As part of the mobilization and community sensitization strategy, a radio talk show was held in November 2019 for 30 minutes hosted by Voice of Lango FM in Lira district. The radio station covers the entire districts in Acholi and Lango Sub-regions, broadcasting mainly in “Luo”, the language commonly spoken in the region. The talk show was moderated by Mr. Elvis Ogwang and guest speakers were Mr. Robine Okello, FAPA awardee, and Mr. Bonny Aloka, a nutritionist Lecturer in the Department of Public Health at Lira University. Listeners were made aware that this dissemination was being sponsored by RUFORUM, a body that supports agricultural sciences research and development in Africa. Contents of dissemination results were delivered according to the research output. Information on milk products existing in the market, production, processing and preservation technologies used to produce these products, quality, and safety of milk was thoroughly explained. One assurance Bonny told listeners is that packed milk is safe to consume as it undergoes heat treatment processes that kill/reduce the population of pathogenic micro-organisms in milk. Answering some of the questions such as “are packed milk products safe?” lactose intolerance! Fostered deep understanding among the listeners.Food values and their importance contained in packed milk products such as protein, calcium, energy, carbohydrates, fats and Vitamin A have been explained accordingly.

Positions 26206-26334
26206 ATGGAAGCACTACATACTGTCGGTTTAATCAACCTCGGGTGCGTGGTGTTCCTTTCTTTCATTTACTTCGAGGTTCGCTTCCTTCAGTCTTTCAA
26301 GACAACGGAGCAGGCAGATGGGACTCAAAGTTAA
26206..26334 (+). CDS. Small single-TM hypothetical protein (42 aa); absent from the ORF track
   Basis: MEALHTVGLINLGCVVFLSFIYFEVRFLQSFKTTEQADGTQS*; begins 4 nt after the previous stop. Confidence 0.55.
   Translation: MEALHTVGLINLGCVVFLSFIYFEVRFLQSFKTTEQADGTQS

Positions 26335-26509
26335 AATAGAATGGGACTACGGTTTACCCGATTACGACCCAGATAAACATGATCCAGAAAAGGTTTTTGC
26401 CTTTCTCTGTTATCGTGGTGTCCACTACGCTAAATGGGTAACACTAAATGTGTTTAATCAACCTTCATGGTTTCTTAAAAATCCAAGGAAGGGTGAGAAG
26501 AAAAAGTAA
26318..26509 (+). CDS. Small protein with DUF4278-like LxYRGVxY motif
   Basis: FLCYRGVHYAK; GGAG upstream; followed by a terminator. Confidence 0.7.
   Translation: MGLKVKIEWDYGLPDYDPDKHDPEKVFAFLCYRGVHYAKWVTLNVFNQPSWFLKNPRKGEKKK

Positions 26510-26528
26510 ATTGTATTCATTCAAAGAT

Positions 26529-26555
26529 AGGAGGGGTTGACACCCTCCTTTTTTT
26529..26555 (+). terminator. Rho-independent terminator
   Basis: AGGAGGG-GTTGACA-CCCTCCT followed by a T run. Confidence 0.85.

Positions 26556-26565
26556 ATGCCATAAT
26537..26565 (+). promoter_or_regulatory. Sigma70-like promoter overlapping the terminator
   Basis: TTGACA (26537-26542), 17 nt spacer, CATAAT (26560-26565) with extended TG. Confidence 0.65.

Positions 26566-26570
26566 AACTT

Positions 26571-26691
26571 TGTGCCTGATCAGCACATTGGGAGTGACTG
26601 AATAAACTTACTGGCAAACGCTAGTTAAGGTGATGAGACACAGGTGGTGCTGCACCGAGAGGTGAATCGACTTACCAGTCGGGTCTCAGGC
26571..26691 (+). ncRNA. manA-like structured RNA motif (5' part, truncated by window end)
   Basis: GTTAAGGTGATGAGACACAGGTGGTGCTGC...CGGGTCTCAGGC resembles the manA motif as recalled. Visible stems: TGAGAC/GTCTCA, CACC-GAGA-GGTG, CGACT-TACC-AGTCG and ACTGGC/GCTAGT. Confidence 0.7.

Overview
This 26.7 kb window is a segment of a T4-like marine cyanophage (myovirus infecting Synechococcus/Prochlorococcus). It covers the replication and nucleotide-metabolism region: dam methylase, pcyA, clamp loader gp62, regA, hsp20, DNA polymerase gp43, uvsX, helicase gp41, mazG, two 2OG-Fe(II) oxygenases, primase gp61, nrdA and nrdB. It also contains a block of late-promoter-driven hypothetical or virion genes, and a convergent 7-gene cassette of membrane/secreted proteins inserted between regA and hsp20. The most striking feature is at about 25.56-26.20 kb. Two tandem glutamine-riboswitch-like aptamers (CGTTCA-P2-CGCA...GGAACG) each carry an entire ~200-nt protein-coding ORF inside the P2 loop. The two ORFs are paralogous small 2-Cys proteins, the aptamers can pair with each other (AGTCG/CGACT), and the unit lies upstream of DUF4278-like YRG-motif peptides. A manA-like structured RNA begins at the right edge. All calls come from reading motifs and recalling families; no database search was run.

farmers

Traders and consumers of Comboni Anyang Rwoc Cura A village during sensitization

The field attachment engaged a total of 210 (beneficiaries/participants), out of which 160 were female while 50 were male representing 76% and 24% respectively. The representation of participants comprised of all the target categories of participants as consumers, traders, processors, and Non-governmental organizations of the communities of Kirombe, Teso Bar, Ngetta and Comboni Cura A village in Railway and Adyel divisions in Lira district, and Unyama trading center in Gulu district. The consumers in these areas had similar perceptions in regards to packed milk products in the markets. The testimonies during experience sharing sessions were alarming! Why one prefers locally produced milk to processed ones. For instance, a member from Kirombe had to say this;